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Designing the buildings of tomorrow

Patrick Sisson

Technology has long reshaped the possibilities of architecture. Now, new digital design tools are transforming how structures are imagined and built

In association with
Digital twins provide dynamic, real-time information about building performance.
Digital twins provide dynamic, real-time information about building performance.

This is an excerpt from an article that originally appeared on Autodesk’s Design & Make, a site dedicated to inspiring construction, manufacturing, engineering and design leaders. Read the full article here

Fashioned like a gleaming silver eye looking ever forward, Dubai’s Museum of the Future - a torus-shaped structure that houses an evolving collection of design studios and tech hubs - is a technological marvel.

The curved, streamlined facade is adorned with 3D calligraphic windows; teams of architects and engineers achieved its irregular form using immersive visualisation and digital modelling. In short, technology made this deeply ambitious, complex project possible. 

The museum is a fitting symbol for a city investing in innovation and in the broader evolution of architecture and technology.

New digital tools and manufacturing advances have empowered architects and designers, stretching the boundaries of physics and imagination while providing the required complex calculations and visualisations.

The evolving architecture technologies being incorporated into practices will alter workflows and expand the potential of engineering and construction. 

How have architecture technologies changed practices?
Architectural history cycles through technological breakthroughs and explosions of creativity, with new tools and building techniques leading to a flowering of new forms.

Mathematical and architectural advancement can be seen throughout history in classical columns, vaults and aqueducts - as well as in the elaborate designs of mosques and temples.

Gothic innovations such as flying buttresses remade blocky cathedrals and helped places of faith soar to new heights.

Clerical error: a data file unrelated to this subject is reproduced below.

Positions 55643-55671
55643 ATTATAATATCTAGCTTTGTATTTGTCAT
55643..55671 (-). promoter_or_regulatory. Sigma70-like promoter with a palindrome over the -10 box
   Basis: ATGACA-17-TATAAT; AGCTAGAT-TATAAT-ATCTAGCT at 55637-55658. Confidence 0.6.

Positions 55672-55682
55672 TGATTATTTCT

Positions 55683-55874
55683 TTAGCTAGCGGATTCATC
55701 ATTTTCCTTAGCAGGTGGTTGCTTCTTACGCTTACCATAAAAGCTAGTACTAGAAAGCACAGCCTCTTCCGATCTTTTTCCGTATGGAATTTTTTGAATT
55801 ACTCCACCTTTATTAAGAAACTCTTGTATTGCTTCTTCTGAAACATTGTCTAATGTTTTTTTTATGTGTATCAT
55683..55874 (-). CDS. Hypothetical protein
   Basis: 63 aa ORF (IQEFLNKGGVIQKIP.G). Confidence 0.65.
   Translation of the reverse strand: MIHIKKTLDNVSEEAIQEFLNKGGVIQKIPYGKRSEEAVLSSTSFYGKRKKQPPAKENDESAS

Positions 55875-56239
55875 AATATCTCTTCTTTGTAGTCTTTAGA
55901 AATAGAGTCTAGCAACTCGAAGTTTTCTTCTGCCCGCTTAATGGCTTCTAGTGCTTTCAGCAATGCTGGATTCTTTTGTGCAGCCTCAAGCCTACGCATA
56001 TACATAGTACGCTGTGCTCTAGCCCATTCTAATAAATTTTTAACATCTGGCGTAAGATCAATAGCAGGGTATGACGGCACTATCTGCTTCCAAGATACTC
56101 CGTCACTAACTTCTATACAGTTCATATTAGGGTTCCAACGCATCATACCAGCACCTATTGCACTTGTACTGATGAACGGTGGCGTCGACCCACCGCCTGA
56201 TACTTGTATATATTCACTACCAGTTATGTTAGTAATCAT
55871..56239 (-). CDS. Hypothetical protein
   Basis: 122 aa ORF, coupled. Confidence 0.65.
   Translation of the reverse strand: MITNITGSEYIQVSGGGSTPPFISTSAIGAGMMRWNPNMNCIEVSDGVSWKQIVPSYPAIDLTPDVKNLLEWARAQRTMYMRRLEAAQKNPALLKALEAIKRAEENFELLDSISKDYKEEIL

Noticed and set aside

As engineering and calculations advanced, so did material science and the ambition of builders.

Multi-storey steel and brick buildings in Chicago made way for today’s towering high-rises. Poured concrete, and the calculations it required, rapidly evolved - the heavy, rigid material become buoyant, even poetic.

This can be seen in the London Zoo’s penguin exhibit designed by engineering legend Ove Arup and in the showy concrete petals, sexy curves and cascarones of structural engineer Felix Candela.

The structural ideas that underpinned skyscrapers evolved using increasingly sophisticated computers and digital modelling tools, from the tube systems of Fazlur Khan, who made the Sears Tower a reality, to the super-thin structures on New York City’s Billionaire’s Row.

Designers can use virtual reality to simulate walk-throughs in the real world.
Designers can use virtual reality to simulate walk-throughs in the real world.

Technologies that are changing architecture
Architectural expression and evolution have always been wedded to changes in technology.

This current moment offers myriad new directions for the discipline, thanks to new developments in manufacturing technology, computing power, digital visuals and robotics.  

  • Building information modelling One of the foundation programs behind the digital revolution in architecture, building information modelling (BIM) lets architects capture real-world locations and landscapes and create 3D digital plans, enabling better collaboration with engineers and co-workers. Tools such as Autodesk BIM 360 and Autodesk Build also allow architects to place their plans through numerous simulations and test real-world scenarios. 
  • Big data and digital twins Taking BIM one step further, architects, engineers and building operators use digital twins to create a dynamic digital replica of an existing structure via big data rendering and real-time incorporation of sensor data. This carbon copy unlocks untold scenario tests, including measuring the impact of design changes and renovations and optimising energy use and HVAC systems. The vast volume of data that’s collected and analysed by these models can inform future building designs, aiding smart city initiatives that can improve the efficiency and sustainability of entire neighbourhoods.
  • Artificial intelligence What if any design question could be answered by a computer? What’s the most sustainable, material-light way to design this roof? What’s the best apartment interior layout, based on thousands of previous designs? What’s the right price or bid for construction materials? That’s the current reality for architects and engineers, thanks to advances in artificial intelligence (AI) and machine learning, which can take oversize data sets and, with the right prompt, find efficient design solutions. These powerful logic models can take the seed of an idea and create a garden of possibilities, from planned developments maximised for green space and energy efficiency to construction sites where material orders, deviations from blueprints and safety issues are automated and overseen by AI. AI can also help evaluate potential build sites, saving developers weeks or months of research. 

Read the full article here

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